Following the lead of other B.C. municipalities, the City of Kelowna now requires face masks to be worn in all city-owned and operated facilities.
“We’ve been looking at whether or not we should be requiring masks to be used in different city facilities for several months now,” said Lance Kayfish, risk manager for the City of Kelowna.
And with a surge in COVID-19 cases throughout the province, the city decided the time was now.
“As we move into the fall and seeing numbers increasing and we listen to the public health officer Bonnie Henry, we were just thinking it’s time now to implement the mask policy at city facilities, just for the safety of everyone,” Kayfish told Global News.
The mask policy applies to all civic properties, but there are exemptions for specific areas within recreation facilities, including Parkinson Rec Centre.
“For instance, if you’re going for a swim or you were going for a workout at one of our fitness facilities, a mask is not required during the activity,” Kayfish said.
Some municipalities in Alberta, including Calgary and Edmonton, have gone a step further and made masks mandatory in all public indoor spaces, such as malls.
“We have taken a concerted strategy to really follow the advice of Bonnie Henry,” Kayfish said.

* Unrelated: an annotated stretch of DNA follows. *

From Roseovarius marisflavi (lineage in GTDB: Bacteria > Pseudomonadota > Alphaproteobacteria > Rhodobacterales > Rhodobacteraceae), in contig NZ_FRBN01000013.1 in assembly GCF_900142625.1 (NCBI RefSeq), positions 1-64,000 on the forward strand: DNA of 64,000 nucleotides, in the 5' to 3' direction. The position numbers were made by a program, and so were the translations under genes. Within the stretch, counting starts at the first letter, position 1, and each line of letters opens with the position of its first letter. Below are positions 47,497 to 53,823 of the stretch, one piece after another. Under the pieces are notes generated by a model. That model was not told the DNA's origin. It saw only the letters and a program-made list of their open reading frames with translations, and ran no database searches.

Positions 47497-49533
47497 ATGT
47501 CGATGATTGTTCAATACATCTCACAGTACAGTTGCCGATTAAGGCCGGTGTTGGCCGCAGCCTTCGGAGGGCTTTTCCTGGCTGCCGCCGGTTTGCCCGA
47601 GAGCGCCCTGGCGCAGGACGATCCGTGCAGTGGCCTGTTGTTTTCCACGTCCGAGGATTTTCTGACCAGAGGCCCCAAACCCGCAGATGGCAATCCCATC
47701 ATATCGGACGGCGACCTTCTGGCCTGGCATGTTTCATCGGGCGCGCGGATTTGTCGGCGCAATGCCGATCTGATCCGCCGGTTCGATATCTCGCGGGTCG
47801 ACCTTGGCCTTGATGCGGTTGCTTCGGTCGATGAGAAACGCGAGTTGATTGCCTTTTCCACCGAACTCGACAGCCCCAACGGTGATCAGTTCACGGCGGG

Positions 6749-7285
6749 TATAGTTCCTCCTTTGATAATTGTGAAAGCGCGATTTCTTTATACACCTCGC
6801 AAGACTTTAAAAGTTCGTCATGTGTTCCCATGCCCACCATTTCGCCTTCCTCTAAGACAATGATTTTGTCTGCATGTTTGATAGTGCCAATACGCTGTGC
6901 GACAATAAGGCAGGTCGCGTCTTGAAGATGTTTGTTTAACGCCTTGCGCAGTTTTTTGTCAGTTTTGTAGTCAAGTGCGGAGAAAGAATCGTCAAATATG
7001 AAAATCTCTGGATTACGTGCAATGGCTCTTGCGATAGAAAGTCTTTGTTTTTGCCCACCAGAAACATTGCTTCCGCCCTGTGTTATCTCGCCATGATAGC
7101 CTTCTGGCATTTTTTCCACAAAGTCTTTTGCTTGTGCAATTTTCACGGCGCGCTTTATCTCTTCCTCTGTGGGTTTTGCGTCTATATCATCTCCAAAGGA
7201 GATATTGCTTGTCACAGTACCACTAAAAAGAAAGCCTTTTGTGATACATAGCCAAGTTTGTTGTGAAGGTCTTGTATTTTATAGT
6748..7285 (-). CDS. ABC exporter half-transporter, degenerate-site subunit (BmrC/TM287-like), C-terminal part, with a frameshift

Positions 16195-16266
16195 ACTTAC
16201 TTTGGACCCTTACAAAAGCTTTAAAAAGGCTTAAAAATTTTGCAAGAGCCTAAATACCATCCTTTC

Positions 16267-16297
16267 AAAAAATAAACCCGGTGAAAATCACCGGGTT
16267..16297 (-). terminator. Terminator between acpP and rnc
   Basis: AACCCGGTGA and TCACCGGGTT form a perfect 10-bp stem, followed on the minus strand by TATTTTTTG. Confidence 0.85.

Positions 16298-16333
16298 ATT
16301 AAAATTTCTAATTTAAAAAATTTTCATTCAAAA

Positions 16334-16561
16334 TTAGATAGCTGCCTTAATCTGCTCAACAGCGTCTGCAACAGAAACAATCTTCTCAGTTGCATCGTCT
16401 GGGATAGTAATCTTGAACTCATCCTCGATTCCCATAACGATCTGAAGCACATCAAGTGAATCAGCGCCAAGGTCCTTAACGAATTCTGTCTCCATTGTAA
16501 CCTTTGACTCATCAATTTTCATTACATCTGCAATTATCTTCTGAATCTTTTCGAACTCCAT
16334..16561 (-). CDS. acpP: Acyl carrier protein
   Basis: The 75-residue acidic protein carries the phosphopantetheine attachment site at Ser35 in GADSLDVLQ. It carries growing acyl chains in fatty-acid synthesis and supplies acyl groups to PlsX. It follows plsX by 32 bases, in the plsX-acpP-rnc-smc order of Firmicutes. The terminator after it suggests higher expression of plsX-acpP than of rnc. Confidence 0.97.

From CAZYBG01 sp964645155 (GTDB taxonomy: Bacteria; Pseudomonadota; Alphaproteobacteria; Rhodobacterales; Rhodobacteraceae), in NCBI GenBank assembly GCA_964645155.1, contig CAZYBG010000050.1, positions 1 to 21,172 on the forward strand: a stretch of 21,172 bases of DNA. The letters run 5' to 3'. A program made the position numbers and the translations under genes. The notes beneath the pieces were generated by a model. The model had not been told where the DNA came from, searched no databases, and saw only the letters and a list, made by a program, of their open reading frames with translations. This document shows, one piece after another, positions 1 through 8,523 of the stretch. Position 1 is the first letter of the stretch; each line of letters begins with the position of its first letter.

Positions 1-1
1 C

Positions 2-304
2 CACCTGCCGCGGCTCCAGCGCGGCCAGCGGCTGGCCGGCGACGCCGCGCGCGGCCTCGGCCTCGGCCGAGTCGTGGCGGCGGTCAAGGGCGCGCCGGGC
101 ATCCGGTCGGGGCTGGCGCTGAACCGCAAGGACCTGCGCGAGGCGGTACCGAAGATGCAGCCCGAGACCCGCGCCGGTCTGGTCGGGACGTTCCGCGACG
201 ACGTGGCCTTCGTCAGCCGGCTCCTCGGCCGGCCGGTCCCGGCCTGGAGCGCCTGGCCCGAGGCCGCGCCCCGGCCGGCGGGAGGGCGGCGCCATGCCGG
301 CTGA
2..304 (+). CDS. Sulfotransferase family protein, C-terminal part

“We continue just to look to the province to give us the leadership and guidance, and also just take the steps that we think are the right actions at the right time.”
Global News canvassed a few residents in downtown Kelowna on Tuesday to see what the consensus is when it comes to having to wear masks in a growing number of places.
“It’s not really a big deal to just pop it over your face,” said Kelowna resident Mike Stanley. “And so if it protects people or yourself, we should be doing it.”
“If that’s what the rule is, and if it makes other people feel comfortable, then, yeah, I’m good with it,” said Jen Van Every.
The YMCA of Okanagan also announced on Tuesday that masks are required at all its facilities, which includes the H2O centre.
The City of Kelowna continues to receive between 10 and 15 complaint calls every week from people concerned about others not following health protocols. But so far, no fines have been issued.
Since March 1, Kelowna City bylaw services has received 742 COVID-related complaints.
According to the city, a majority of those have been in regards to people not respecting social-distancing guidelines.
But the volume of calls, said Kayfish, has tapered off in recent months.
“I think people are starting to get into what I would call a rhythm with how we’re all dealing with a pandemic. You know, people are used to wearing masks, maintaining their social distancing,” he said.
“And I think they’re thinking about things like having house parties and whether or not they should be having them, and how many people should be coming … those sorts of things.”View link »